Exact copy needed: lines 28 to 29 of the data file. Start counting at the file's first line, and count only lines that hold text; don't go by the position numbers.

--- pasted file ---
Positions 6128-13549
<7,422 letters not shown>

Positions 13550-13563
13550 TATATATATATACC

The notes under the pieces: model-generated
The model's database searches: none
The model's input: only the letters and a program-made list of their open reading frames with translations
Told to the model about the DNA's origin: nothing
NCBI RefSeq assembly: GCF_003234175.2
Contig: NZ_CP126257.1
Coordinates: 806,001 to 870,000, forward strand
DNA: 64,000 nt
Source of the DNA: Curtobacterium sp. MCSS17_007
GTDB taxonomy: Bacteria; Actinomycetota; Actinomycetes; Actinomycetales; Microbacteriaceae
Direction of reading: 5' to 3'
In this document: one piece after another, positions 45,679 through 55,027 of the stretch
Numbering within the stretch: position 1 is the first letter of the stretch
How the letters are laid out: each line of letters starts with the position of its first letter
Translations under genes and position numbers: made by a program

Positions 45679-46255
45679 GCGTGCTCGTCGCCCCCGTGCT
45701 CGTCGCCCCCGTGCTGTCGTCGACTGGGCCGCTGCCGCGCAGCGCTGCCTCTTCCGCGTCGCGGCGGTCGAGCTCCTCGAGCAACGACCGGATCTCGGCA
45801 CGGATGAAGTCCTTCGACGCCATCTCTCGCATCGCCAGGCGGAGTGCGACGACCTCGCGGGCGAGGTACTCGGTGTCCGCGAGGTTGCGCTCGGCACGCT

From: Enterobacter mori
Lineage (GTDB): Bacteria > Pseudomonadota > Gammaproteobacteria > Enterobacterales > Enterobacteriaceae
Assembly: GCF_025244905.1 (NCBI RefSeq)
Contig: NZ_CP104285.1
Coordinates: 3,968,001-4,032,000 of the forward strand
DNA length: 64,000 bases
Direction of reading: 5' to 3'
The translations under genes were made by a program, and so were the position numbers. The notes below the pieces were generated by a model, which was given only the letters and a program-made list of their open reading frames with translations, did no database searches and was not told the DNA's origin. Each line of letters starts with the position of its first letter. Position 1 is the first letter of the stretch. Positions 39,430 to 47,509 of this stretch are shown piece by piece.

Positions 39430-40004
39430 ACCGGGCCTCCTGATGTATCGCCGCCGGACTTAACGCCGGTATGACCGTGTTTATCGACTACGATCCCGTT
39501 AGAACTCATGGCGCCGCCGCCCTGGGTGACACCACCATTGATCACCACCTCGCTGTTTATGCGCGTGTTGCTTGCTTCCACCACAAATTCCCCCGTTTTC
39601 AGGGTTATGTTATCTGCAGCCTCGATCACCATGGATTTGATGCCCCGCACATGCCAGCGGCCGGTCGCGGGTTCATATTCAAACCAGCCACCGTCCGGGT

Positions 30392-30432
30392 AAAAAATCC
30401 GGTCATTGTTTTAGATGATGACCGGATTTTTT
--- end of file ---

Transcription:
Coordinates: 3,968,001-4,032,000 of the forward strand
DNA length: 64,000 bases